Intergovernmental Policy

Intergovernmental PolicyFrom a paper by : Alex Evans and David Steven, 2007
The London Accord and Centre of International Cooperation, 
Climate change: the state of the debate

Kyoto and its discontents: the process 1990 – 2004

During this period, the intergovernmental process under UN auspices was also gathering pace. After the Second World Climate Conference, held in Geneva in 1990, the 1992 Earth Summit in Rio agreed the UN Framework Convention on Climate Change. The Convention aimed to set ‘an overall framework for intergovernmental efforts to tackle the challenge posed by climate.’xxx It came into force in 1994 and has now been ratified by 191 countries. Although it did not include any binding targets, it did establish a number of important principles, including the need to stabilize greenhouse gas concentrations at a level that would avoid ‘dangerous’ climate change, and the need for any solution to be equitable.

The Convention noted that “the largest share of historical and current global emissions of greenhouse gases has originated in developed countries, that per capita emissions in developing countries are still relatively low and that the share of global emissions originating in developing countries will grow to meet their social and development needs.”xxxi Industrialized, or Annex I, countries agreed in principal to reduce their emissions, while a subset of these countries, Annex II, also agreed to assist developing countries through technology transfer. The first Conference of the Parties to the Convention (“COP1”), held in Berlin in 1995, agreed to launch negotiations over what targets should be set – a process duly concluded at COP3 in Kyoto, two years later.

Under Kyoto and the intergovernmental policy, developed countries agreed to reduce their emissions by an average of 5.2 per cent below 1990 levels by the time the treaty expired in 2012. The negotiations were predictably bloody with the EU initially arguing for a 7.5 per cent cut by 2003 and a 15 per cent cut by 2010. Developing countries wanted a further target of a 35 per cent cut by 2020, while the US argued for simply returning to 1990 levels by 2012.xxxii

Kyoto was a battle between countries with different interests and priorities. This battle intensified when, in March 2001, President George W. Bush repudiated the agreement as “fatally flawed”. The stage was set for a new bifurcation of opinion on climate change intergovernmental policy. But instead of being between business and environmentalists, the schism now appeared to be between multilateralism and unilateralism, and to run down the centre of the North Atlantic. All of a sudden, climate change was no longer just a ‘green’ issue. Instead, it was frequently mentioned in the same breath as the International Criminal Court, the Comprehensive Test Ban Treaty, the nuclear Non-Proliferation Treaty and even the Geneva Conventions, as a debate emerged about the role of the US as ‘the sole hyperpower’.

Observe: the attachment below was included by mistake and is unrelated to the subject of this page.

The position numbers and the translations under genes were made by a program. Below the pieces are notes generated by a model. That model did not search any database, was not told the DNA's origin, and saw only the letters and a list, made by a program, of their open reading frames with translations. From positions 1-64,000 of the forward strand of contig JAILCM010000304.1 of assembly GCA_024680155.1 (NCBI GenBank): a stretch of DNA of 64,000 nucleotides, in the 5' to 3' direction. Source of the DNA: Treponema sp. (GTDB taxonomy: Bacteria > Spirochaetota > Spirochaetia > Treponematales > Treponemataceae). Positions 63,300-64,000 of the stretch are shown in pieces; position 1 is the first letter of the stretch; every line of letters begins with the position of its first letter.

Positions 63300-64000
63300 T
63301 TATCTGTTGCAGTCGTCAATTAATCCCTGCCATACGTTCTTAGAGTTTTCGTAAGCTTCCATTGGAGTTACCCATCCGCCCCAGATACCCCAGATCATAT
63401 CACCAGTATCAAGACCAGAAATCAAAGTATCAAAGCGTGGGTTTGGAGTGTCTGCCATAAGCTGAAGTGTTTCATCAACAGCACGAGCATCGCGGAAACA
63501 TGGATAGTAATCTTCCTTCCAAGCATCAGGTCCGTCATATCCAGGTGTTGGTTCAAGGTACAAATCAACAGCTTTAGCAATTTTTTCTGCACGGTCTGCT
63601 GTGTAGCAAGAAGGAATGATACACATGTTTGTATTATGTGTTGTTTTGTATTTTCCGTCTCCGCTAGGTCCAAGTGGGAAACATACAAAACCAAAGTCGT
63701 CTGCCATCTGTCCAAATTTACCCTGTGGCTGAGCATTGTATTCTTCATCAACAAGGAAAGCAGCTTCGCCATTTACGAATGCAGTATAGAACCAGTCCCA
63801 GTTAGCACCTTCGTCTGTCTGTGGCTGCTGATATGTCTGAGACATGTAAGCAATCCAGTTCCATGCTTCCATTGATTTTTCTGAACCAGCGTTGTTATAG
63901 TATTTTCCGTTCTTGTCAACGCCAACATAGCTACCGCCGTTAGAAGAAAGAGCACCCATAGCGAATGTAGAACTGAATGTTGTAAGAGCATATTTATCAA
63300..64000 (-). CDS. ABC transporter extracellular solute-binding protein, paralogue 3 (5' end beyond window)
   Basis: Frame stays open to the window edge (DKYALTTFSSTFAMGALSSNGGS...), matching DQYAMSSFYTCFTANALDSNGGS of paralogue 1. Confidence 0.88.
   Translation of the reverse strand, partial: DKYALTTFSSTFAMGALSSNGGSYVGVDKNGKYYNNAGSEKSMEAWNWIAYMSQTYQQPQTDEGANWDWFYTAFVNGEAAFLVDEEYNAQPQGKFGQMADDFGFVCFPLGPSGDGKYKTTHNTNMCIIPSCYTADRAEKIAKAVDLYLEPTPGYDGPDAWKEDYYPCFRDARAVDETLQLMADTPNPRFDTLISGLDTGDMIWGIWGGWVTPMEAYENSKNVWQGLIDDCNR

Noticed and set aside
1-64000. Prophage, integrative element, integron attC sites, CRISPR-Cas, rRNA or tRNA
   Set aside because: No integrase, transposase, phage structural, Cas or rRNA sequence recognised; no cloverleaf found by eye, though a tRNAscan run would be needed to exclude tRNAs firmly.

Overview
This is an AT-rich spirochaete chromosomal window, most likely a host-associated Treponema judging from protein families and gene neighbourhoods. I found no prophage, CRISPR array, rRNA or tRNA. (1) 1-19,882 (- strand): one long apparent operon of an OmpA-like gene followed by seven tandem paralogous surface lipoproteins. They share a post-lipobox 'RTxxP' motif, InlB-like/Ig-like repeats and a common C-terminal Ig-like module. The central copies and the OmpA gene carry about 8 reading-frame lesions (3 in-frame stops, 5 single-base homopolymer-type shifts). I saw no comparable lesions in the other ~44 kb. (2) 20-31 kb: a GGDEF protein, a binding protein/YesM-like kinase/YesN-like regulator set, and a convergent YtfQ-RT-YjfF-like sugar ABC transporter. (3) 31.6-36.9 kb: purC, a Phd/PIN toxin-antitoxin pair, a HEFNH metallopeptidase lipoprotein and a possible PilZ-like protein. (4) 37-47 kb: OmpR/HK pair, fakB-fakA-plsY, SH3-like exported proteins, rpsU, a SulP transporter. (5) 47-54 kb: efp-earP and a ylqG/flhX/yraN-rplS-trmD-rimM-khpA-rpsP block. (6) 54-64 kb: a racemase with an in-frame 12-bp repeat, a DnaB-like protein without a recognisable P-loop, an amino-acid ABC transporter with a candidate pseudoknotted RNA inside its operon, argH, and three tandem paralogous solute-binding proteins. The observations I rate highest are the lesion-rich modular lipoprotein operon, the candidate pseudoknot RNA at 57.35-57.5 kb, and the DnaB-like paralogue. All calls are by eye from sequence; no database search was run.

The growing transatlantic rift thrust climate change into the centre of the global spotlight once again, as Kyoto became a totemic cause celebre not just for environmentalists but for a much broader audience. As media coverage rose dramatically, so did references to global warming in film and the arts – which themselves drove further media coverage. The Day After Tomorrow (2004), for example, was seen by no fewer than a tenth of all Americans – and generated ten times as much media coverage as the IPCC’s 2001 Third Assessment Report.xxxiii The movie, which shows the almost instantaneous arrival of an ice age, provoked much derision when it was previewed by an audience of climate change specialists in London.xxxivYet many felt that, if it increased awareness of the problem, then it would have done its job. Two years later, Al Gore’s film, An Inconvenient Truth, was to have an even greater impact and, despite a British court finding some inaccuracies, a much stronger scientific basis.

The mass media could cut the other way, too: Michael Crichton’s thriller novel State of Fear (2004), which presented climate change as a vast conspiracy, was (and remains) a huge bestseller. In the US, in particular, this message had considerable appeal. There was also strong support for the perceived unfairness of Kyoto. President Clinton did not send the Protocol to the Senate for ratification, at least in part because of the Senate’s 95-0 support for the 1997 Byrd-Hagel Resolution, which rejected any agreement which did not require developing countries to take on commitments, and which argued that “any disparity of treatment… could result in serious harm to the United States economy, including significant job loss, trade disadvantages, increased energy and consumer costs.”xxxv

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xxxi UN Framework Convention on Climate Change 1992, at
xxxii UN Say Rio Treaty Is Not Enough, FACSNET, 28 Jan 2000, available at
xxxiii Weart (2003).
xxxiv A Hard Rain’s Gonna Fall, review of The Day After Tomorrow, the Guardian, 14 May 2004, available at,4120,1215824,00.html  
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xxxv Byrd-Hagel Resolution: Expressing the sense of the Senate regarding the conditions for the United States becoming a signatory to any international agreement on greenhouse gas emissions under the United Nations, 105th Congress, 1st Session, 25 July 1997, available at   intergovernmental policy